Predators swimming the seas half a billion years ago may have had significantly less powerful brains than their quarry. That is the theory posited in an analysis released this month in the journal Nature. Examining an intact, fossilized brain discovered last year in Chengjiang (澂江), scientists believe they have identified a new species while also glimpsing how the ancient organism fits into the evolutionary development of brains.
Dubbed Lyrarapax unguispinus by a University of Arizona (UA) research team, the aquatic creature lived roughly 520 million years ago during the Lower Cambrian geological period. Its name means "spiny-clawed lyre-shaped predator" in Latin. It had twin appendages ending in grasping, spiked pinchers set into its head. Mounted behind the claws were two compound eyes.
The nerve center coordinating the eyes and arms of Lyrarapax was quite simple, according to researchers. "It turns out the top predator of the Cambrian had a brain that was much less complex than that of some of its possible prey", Nicholas Strausfeld, the lead author of the paper, told website Science 2.0.
Lyrarapax is a member of the phylum Arthropoda, which also contains modern-day insects, arachnids, and crustaceans. Similar, related fossil remains were found nearly one hundred years ago, but paleontologists have never completely agreed as to where the animal fits into biological classifications.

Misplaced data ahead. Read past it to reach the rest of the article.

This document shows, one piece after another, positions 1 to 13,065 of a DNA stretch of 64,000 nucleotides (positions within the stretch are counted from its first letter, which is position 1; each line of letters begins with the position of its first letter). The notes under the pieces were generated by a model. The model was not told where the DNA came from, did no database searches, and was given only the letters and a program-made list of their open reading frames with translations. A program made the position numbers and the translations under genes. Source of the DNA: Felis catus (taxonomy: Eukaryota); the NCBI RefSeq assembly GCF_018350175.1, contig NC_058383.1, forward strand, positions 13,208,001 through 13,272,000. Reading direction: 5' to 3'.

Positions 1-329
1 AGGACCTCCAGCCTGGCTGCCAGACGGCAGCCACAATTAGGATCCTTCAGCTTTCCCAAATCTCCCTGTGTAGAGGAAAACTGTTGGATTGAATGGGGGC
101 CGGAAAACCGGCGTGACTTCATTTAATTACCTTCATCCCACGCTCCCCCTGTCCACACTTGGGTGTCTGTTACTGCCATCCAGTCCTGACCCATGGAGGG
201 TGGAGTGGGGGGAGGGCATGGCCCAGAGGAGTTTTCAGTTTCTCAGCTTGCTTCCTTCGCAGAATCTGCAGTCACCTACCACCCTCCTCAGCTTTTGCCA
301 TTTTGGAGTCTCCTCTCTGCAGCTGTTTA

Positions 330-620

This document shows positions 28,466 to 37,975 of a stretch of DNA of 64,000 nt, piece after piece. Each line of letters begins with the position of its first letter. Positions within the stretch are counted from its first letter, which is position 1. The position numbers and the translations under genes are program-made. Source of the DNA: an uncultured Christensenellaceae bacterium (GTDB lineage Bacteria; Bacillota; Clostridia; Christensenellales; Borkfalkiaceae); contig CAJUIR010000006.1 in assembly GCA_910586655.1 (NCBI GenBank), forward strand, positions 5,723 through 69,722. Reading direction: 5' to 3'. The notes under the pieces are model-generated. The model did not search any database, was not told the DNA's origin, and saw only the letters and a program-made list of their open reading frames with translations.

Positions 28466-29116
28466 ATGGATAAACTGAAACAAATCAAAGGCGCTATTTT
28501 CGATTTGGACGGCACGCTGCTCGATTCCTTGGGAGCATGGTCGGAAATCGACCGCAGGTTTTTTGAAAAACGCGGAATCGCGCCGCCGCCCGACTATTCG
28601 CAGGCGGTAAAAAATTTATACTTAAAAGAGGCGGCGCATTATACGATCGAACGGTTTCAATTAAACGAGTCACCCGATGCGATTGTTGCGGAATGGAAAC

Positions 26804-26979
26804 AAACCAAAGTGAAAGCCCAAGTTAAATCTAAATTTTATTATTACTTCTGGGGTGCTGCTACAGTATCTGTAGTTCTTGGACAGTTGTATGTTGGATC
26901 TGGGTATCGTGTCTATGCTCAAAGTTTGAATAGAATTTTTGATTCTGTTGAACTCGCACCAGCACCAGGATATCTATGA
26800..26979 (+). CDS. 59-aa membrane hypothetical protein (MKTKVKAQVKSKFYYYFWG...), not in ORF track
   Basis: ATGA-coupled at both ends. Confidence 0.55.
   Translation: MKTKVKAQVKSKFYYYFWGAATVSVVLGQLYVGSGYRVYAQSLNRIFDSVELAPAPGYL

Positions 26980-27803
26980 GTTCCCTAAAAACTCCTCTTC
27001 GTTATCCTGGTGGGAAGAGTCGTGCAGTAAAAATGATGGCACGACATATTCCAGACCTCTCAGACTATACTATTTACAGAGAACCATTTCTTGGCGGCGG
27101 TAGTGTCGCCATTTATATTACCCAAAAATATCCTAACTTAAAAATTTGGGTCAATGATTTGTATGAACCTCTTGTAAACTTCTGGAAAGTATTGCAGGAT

While the discovery in Yunnan does not clear up the evolutionary debate surrounding the development of ancient arthropods, UA researchers are confident that their find has shed new light on the controversy. Strausfeld told reporters:
These grasping appendages are a characteristic feature of this most celebrated Cambrian animal group, whose affinity with living animals has troubled evolutionary scientists for almost a century. The discovery of [a] preserved brain in Lyrarapax resolves specific anatomical [questions].
The area where the fossil was found, referred to by paleontologists as the Chengjiang Lagerstätte, is known for its seemingly endless trove of ancient fossilized sea life, collectively referred to as Chengjiang Fauna. The site is located 50 kilometers southeast of Kunming, near Fuxian Lake. It is considered one of the best places in the world for scientists to conduct research on the Cambrian explosion, a historical epoch characterized by the rapid emergence of the ancestors of almost all animal life present on earth today.
Major fossil finds are common in Yunnan, especially in Chengjiang, and they often offer major clues to how ancient species evolved. Recent discoveries include 'missing links' offering insight into the evolution of faces, the development of central nervous systems and the origins of exoskeletons in the form of 'walking cacti'.
Top image: Discovery
Second image: Nicholas Strausfeld